This week the Mail visited Viborg to piece together the suspected trafficker’s life in Denmark.

At the family’s flat, 32-year-old wife Hajar, dressed casually in a tracksuit and pregnant with their fourth child, emerged at the front door to declare she was standing by her husband despite the seriousness of the trafficking allegations against him.

She said she had married Rahimifar back in Iran when she was just 18. ‘He did not do these things. He is innocent,’ she insisted politely but nervously. She said the claims that he was a trafficker were ‘lies’.

Hajar added that her husband was always at home and had not had time to visit France to organise the trafficking of migrants.

However, the Mail has been told that he wasn’t home on the night of the raid – it was Hajar herself who met Danish police at the door at midnight.

At the family’s flat, 32-year-old wife Hajar (pictured), dressed casually in a tracksuit and pregnant with their fourth child, emerged at the front door to declare she was standing by her husband

Her husband was out late and she had to call him on her mobile phone.

She told him to come back to the flat and, when he did so, the extradition papers were served on him. The truth is that, behind the scenes, things had not gone well for Rahimifar since the family had arrived in Viborg.

His dream of starting anew in Denmark, where he and Hajar were given the right to remain as refugees a year after arriving, had started turning sour.

At the McDonald’s cafe where he worked as part of the refugee programme, staff said he was ‘quiet’, ‘shy’ and a ‘family man’.

A supervisor who knew him well added, however, that McDonald’s bosses turned him down for a permanent job after nearly a year because of his poor command of Danish.

‘We needed someone who could do everything and he couldn’t because of the language difficulties,’ added the supervisor.

Other work colleagues said he had difficulty trying to communicate or mix socially with fellow staff and always walked around the restaurant with his head ‘bowed to the floor’.

Shortly after failing to land a full-time job at McDonald’s in 2019, the 37-year-old turned his hand to running a fruit and vegetable shop in Viborg’s little city centre. His business venture lasted barely six months before being wound up in June last year, according to Denmark’s company registry.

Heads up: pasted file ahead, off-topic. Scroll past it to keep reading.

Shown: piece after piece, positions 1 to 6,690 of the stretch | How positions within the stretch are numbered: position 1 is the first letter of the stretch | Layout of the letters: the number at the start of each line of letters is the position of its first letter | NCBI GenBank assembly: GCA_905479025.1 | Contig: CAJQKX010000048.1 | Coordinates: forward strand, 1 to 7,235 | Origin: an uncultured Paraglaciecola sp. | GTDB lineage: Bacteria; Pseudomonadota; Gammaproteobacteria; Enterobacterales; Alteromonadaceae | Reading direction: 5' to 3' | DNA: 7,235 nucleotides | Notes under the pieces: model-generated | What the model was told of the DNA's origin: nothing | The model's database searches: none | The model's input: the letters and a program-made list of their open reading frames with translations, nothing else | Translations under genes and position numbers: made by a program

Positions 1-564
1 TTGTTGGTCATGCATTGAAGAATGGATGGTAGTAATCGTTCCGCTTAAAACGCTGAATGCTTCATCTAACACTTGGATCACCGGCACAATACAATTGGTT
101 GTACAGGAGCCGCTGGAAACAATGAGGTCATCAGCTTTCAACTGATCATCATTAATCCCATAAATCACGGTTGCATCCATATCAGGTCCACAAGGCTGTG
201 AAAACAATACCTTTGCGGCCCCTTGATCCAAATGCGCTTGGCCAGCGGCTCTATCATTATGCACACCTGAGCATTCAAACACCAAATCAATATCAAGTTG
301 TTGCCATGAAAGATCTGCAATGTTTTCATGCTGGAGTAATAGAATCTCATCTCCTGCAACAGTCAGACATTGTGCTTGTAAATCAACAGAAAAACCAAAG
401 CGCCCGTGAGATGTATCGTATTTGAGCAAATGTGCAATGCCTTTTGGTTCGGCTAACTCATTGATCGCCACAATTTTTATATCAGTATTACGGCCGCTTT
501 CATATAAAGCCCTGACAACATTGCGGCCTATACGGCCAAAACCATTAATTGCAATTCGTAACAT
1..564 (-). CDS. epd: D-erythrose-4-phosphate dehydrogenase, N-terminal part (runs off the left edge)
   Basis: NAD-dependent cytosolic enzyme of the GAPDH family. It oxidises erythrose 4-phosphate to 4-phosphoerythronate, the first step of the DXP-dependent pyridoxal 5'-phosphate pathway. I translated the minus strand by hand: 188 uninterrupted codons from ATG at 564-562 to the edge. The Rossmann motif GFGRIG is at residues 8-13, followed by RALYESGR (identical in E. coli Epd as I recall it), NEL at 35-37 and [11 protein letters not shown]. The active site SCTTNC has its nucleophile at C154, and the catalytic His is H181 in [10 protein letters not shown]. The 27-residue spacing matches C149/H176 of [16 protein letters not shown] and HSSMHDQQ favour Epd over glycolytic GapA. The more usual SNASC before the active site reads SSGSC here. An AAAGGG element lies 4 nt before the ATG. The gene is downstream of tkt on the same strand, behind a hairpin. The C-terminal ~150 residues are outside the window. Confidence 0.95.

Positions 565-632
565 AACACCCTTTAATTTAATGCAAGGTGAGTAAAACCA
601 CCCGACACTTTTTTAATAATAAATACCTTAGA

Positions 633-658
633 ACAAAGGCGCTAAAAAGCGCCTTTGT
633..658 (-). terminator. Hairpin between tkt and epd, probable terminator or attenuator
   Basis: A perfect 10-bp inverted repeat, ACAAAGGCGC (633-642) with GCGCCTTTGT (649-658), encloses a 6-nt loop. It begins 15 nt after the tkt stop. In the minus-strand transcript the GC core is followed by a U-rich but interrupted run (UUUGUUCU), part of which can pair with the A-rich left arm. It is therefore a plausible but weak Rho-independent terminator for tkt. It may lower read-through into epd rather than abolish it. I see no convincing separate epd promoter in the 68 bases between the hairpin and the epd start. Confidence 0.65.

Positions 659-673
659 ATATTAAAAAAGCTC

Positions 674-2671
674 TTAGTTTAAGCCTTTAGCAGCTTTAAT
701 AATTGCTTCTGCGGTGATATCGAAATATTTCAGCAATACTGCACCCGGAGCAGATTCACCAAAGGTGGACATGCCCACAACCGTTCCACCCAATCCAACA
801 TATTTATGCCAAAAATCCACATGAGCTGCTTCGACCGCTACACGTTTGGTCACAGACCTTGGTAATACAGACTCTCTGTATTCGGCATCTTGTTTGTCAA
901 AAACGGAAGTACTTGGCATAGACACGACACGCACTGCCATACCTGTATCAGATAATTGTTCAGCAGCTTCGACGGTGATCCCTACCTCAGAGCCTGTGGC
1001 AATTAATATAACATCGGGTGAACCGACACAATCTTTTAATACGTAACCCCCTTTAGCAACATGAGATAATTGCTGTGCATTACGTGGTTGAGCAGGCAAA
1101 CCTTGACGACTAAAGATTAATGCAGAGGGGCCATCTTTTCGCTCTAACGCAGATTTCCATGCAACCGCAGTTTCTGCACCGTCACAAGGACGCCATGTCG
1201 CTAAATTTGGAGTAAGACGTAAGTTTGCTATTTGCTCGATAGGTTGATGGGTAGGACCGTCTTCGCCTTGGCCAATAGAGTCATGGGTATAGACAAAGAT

On June 23, 37-year-old Rahimifar was suddenly arrested by Danish police in a midnight raid at the family’s flat and accused of being the kingpin in a trafficking racket bringing migrants across the Channel to Britain. Pictured: Migrants travel in inflatable boat across the Channel in September 2020

The grocery store had received a damning assessment from Danish food health and safety inspectors that same month.

Nearby business owners this weekend said Rahimifar had also run into trouble trying to keep up with paying the rent and bills.

Salah Gharib Ali, a fellow fruit and vegetable store owner who knew Rahimifar, said he had disappeared under the radar in Viborg after the shop failed to flourish.

And there were not just business problems for Rahimifar. He had brushes with the law in the very place that had given him refuge.

The local Viborg court says he has served community service for mishandling someone’s lost property – it is an offence in Denmark not to return the item to the owner.

More seriously, judges had handed him a £580 fine for that sexual harassment ‘Peeping Tom’ offence at the end of July. According to Danish court papers, he was watching the woman as she was undressing at home.

He had been seen at her address when a group of dog walkers shouted at him and he ran off.

Just what his loyal wife made of this unsavoury behaviour we do not know.

But for the moment she is determined that the man she married 14 years ago, and enjoyed a fresh start with in Denmark, is innocent of trafficking human beings across the Channel.